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From Marvin Humphrey <>
Subject Websites of retired podlings (was Re: Retired podlings with RW SVN access)
Date Sun, 21 Aug 2011 02:06:03 GMT
On Sat, Aug 20, 2011 at 05:25:00PM -0400, Benson Margulies wrote:
> >> On Sat, Aug 20, 2011 at 02:59:33PM +0300, Daniel Shahaf wrote:
> >> > Gavin McDonald wrote on Sat, Aug 20, 2011 at 16:35:47 +1000:
> >> > > The retirement guide [1] makes no mention of removing podling
> >> > > websites but I think they should all be removed at retirement,
> >> > > thoughts?
> >> >
> >> > This doesn't need to be on private@...
> >>
> >> Good catch, Daniel.  My preference would be to avoid erasing podling web
> >> presences on retirement,
> If an RO svn is retained, some sort of web presence explaining it
> makes sense to me. But I agree that a pseudo-active-project web site
> is not the right sort of web presence.

Yes, I also agree that a site which misleads visitors into thinking that a
retired podling is active is not desirable.

When a top-level project enters the Attic, its website gets updated to reflect
the fact that it has been retired.  For instance, all of Hivemind's web pages
have a big red banner alerting visitors to the project's status:

Provided that someone is willing to do that work, that there is zero ongoing
maintenance burden, and that there are no practical or legal difficulties, I
think something similar would also be OK for a retired podling -- however,
that's not necessarily my preferred approach.

Another option which might be cleaner and less burdensome to administer would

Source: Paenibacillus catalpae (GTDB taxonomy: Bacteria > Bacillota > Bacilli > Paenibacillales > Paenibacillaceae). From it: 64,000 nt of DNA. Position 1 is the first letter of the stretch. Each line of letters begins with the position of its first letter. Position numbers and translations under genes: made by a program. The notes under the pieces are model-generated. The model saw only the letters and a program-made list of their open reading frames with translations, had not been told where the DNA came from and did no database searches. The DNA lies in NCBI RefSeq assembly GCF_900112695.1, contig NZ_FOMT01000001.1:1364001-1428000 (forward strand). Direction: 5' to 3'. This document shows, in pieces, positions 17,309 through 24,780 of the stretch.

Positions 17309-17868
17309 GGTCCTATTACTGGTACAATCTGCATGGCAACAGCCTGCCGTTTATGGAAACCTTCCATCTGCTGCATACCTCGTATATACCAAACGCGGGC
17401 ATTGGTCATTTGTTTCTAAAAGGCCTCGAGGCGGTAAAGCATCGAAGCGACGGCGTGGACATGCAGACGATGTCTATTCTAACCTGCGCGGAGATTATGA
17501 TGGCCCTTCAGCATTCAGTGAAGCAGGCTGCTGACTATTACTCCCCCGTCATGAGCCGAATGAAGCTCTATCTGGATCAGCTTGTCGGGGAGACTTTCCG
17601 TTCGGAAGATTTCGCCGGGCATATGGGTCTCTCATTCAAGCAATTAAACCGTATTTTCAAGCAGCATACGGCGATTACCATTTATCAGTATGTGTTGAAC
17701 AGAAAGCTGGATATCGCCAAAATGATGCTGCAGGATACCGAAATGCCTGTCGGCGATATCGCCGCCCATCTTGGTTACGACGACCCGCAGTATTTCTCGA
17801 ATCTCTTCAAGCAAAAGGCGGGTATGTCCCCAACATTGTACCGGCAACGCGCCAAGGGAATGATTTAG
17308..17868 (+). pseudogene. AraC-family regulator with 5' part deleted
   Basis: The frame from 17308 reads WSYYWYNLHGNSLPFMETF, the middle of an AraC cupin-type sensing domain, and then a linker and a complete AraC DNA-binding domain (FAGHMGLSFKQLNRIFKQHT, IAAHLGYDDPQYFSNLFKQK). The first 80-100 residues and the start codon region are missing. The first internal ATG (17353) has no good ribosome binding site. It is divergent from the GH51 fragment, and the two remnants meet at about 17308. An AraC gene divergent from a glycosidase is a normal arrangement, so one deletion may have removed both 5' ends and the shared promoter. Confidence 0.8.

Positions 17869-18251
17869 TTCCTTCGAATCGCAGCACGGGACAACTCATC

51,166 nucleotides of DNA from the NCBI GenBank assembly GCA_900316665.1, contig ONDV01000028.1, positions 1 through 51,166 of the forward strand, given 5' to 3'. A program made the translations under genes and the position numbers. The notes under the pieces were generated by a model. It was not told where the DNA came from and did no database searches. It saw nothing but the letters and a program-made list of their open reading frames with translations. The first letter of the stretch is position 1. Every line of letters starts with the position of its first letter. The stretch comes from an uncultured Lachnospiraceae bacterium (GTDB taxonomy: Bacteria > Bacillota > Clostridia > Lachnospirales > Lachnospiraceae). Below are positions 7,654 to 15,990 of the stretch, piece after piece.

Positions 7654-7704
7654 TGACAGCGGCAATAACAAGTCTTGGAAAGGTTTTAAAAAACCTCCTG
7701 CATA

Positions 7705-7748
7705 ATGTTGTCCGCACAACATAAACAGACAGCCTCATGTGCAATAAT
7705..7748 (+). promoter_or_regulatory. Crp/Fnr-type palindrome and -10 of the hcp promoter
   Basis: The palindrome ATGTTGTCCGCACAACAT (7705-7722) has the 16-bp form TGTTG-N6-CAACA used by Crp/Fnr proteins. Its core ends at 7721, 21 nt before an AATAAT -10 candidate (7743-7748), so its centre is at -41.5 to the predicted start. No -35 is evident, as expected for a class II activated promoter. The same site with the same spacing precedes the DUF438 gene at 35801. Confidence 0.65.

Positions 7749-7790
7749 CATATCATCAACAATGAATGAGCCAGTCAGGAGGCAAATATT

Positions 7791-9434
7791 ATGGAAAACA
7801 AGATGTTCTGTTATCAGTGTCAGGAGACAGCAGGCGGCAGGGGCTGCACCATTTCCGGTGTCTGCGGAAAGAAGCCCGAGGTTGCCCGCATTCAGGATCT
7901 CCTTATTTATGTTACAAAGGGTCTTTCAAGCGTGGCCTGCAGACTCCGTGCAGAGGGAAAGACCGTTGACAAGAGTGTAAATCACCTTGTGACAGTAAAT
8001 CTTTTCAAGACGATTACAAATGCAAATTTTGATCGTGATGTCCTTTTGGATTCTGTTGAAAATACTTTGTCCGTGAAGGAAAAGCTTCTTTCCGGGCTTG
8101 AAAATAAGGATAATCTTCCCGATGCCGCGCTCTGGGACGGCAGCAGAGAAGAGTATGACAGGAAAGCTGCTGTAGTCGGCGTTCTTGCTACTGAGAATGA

be to create a boilerplate "Retired Podling" static html page which would
replace the website for any podling which does not graduate.  This page would
give a brief explanation of the project's history and status and point at any
remaining resources, such as read-only SVN if the podling completed a
successful code grant.

If there is interest in that idea, I volunteer to help create the template for
the "Retired Podling" page.

I have two objectives with this proposal.  The first is practical: we should aid
users who may come looking for a project to learn what happened to it with
minimal effort.

The other goal is to help podlings retire with dignity.  Every software project
has a life cycle, there are many reasons why a podling might not make it
to graduation, and a lot may have been accomplished during an attempt at
incubation.  I think our default policy should be to recognize and celebrate
the contributions that a podling's volunteers made while it was active.

Marvin Humphrey

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